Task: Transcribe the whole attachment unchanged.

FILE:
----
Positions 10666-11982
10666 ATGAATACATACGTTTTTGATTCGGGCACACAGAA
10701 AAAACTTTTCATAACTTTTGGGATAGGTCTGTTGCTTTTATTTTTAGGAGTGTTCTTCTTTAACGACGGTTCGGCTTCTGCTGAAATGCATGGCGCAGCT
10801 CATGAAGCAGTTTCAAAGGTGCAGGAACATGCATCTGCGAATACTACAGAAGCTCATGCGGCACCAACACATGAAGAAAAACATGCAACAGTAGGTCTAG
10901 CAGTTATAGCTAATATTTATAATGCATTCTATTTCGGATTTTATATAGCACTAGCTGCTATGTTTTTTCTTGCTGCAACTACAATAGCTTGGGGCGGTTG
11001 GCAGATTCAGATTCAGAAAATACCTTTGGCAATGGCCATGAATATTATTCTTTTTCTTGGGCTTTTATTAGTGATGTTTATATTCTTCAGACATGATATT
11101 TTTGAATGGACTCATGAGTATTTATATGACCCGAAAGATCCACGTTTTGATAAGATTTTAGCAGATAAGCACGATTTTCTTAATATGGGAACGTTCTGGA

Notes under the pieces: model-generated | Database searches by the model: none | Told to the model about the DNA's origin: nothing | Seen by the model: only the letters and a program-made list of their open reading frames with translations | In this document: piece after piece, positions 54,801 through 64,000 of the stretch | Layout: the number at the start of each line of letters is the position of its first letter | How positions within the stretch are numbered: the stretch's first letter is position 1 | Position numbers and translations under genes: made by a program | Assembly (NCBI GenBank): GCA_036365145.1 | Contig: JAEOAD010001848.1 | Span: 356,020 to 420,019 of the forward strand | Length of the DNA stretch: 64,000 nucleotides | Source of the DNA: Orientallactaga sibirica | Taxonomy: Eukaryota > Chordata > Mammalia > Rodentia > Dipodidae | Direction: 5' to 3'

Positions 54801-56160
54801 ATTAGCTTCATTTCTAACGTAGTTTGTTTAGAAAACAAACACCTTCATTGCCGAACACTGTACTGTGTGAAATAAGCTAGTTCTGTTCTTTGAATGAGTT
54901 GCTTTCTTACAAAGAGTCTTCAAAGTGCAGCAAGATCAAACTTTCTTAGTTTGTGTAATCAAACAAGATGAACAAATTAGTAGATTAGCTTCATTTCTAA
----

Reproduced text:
Positions 10666-11982
10666 ATGAATACATACGTTTTTGATTCGGGCACACAGAA
10701 AAAACTTTTCATAACTTTTGGGATAGGTCTGTTGCTTTTATTTTTAGGAGTGTTCTTCTTTAACGACGGTTCGGCTTCTGCTGAAATGCATGGCGCAGCT
10801 CATGAAGCAGTTTCAAAGGTGCAGGAACATGCATCTGCGAATACTACAGAAGCTCATGCGGCACCAACACATGAAGAAAAACATGCAACAGTAGGTCTAG
10901 CAGTTATAGCTAATATTTATAATGCATTCTATTTCGGATTTTATATAGCACTAGCTGCTATGTTTTTTCTTGCTGCAACTACAATAGCTTGGGGCGGTTG
11001 GCAGATTCAGATTCAGAAAATACCTTTGGCAATGGCCATGAATATTATTCTTTTTCTTGGGCTTTTATTAGTGATGTTTATATTCTTCAGACATGATATT
11101 TTTGAATGGACTCATGAGTATTTATATGACCCGAAAGATCCACGTTTTGATAAGATTTTAGCAGATAAGCACGATTTTCTTAATATGGGAACGTTCTGGA

Notes under the pieces: model-generated | Database searches by the model: none | Told to the model about the DNA's origin: nothing | Seen by the model: only the letters and a program-made list of their open reading frames with translations | In this document: piece after piece, positions 54,801 through 64,000 of the stretch | Layout: the number at the start of each line of letters is the position of its first letter | How positions within the stretch are numbered: the stretch's first letter is position 1 | Position numbers and translations under genes: made by a program | Assembly (NCBI GenBank): GCA_036365145.1 | Contig: JAEOAD010001848.1 | Span: 356,020 to 420,019 of the forward strand | Length of the DNA stretch: 64,000 nucleotides | Source of the DNA: Orientallactaga sibirica | Taxonomy: Eukaryota > Chordata > Mammalia > Rodentia > Dipodidae | Direction: 5' to 3'

Positions 54801-56160
54801 ATTAGCTTCATTTCTAACGTAGTTTGTTTAGAAAACAAACACCTTCATTGCCGAACACTGTACTGTGTGAAATAAGCTAGTTCTGTTCTTTGAATGAGTT
54901 GCTTTCTTACAAAGAGTCTTCAAAGTGCAGCAAGATCAAACTTTCTTAGTTTGTGTAATCAAACAAGATGAACAAATTAGTAGATTAGCTTCATTTCTAA